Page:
Question: Defining background for test of significant overlap of DE genes lists across species
gravatar for cfos4698
5 months ago by
cfos4698180 wrote:

Hi all,

I have run differential expression analyses of RNA-seq data for different species comparing the same tissues at two time points. I next want to look for significant overlaps across species in the lists of differentially expressed genes using hypergeometric tests. To accurately compare like-for-like genes, I've already run other analyses to determine which genes are orthologous between my species.

I can define the variables in the test like so:

  • listA = the DE genes in Species A
  • listB = the DE genes in Species B
  • Overlap = the overlap between listA and listB

Then, I run the analysis in R like so:

phyper(length(Overlap)-1, length(listB), length(Background)-length(listB), length(listA), lower.tail= FALSE)

The problem I'm having is defining the background set of genes to use in the test. Possibilities include:

  • The union of all genes detected as expressed in both species. For this purpose, I'd take those passing the filtering of DESeq2. Note: this is not keeping only DE genes; rather it is only keeping those genes that pass DESeq2's independent filtering prior to DE analysis.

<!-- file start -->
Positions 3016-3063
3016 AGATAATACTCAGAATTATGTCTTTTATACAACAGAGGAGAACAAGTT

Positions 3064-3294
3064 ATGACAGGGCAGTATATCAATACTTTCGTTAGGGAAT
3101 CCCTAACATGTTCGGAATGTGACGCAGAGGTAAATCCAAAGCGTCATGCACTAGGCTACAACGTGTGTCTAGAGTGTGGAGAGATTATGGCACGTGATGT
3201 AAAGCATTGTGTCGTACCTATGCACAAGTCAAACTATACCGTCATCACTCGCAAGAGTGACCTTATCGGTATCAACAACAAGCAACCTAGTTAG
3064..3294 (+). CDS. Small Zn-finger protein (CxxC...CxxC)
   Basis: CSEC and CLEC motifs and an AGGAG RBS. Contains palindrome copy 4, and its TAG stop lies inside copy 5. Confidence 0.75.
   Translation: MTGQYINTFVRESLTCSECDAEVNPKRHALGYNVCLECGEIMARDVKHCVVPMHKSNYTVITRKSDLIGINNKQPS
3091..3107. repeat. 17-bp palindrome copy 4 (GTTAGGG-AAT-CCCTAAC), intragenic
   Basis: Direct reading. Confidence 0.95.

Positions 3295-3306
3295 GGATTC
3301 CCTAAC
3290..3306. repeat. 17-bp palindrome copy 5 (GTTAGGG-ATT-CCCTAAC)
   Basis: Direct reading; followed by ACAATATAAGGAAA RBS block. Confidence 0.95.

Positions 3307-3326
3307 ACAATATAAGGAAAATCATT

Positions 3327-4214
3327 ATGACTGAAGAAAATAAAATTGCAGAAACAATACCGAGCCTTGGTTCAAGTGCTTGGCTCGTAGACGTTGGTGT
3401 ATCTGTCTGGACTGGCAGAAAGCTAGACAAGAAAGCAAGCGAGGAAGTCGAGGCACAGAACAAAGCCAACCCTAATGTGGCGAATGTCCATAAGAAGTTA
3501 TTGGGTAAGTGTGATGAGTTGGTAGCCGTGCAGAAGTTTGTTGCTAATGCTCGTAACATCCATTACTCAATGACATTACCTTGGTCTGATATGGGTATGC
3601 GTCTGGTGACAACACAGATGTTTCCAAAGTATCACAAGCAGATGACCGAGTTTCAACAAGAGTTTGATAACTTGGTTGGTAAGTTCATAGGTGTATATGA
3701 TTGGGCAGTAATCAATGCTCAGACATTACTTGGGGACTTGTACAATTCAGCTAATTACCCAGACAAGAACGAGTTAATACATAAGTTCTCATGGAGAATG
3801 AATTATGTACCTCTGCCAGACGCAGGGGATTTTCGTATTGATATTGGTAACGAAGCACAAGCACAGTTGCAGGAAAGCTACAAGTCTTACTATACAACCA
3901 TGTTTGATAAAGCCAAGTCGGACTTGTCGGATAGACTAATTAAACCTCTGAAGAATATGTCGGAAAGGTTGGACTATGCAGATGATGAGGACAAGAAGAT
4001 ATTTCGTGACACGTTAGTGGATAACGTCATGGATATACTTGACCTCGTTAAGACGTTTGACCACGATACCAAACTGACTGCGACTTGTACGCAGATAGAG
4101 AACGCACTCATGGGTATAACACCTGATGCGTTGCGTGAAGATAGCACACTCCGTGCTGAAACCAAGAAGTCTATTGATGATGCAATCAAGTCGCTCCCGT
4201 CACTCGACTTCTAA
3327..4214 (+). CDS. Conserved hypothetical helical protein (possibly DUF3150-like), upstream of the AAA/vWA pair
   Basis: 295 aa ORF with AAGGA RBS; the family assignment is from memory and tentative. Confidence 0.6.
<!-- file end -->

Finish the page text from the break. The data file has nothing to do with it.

• The intersect of all genes detected as expressed in both species (as per the DESeq2 filtering rationale above). The reasoning for this approach is that taking the intersect only keeps those genes that are capable of being expressed in both species = all orthologous genes.

The latter approach seems preferable to me because I feel a background list should encompass those genes capable of being expressed in both species. I also feel that if the intersect method for defining a background is more appropriate, then "listA" and "listB" should also be pruned to only include genes that have orthologues in both species. This is because if a gene is not detected in the genomes (transcriptomes) of both species then there is no possibility for it to overlap in the DE lists of both species.

However, I'd greatly appreciate the input of others into thinking about this issue!

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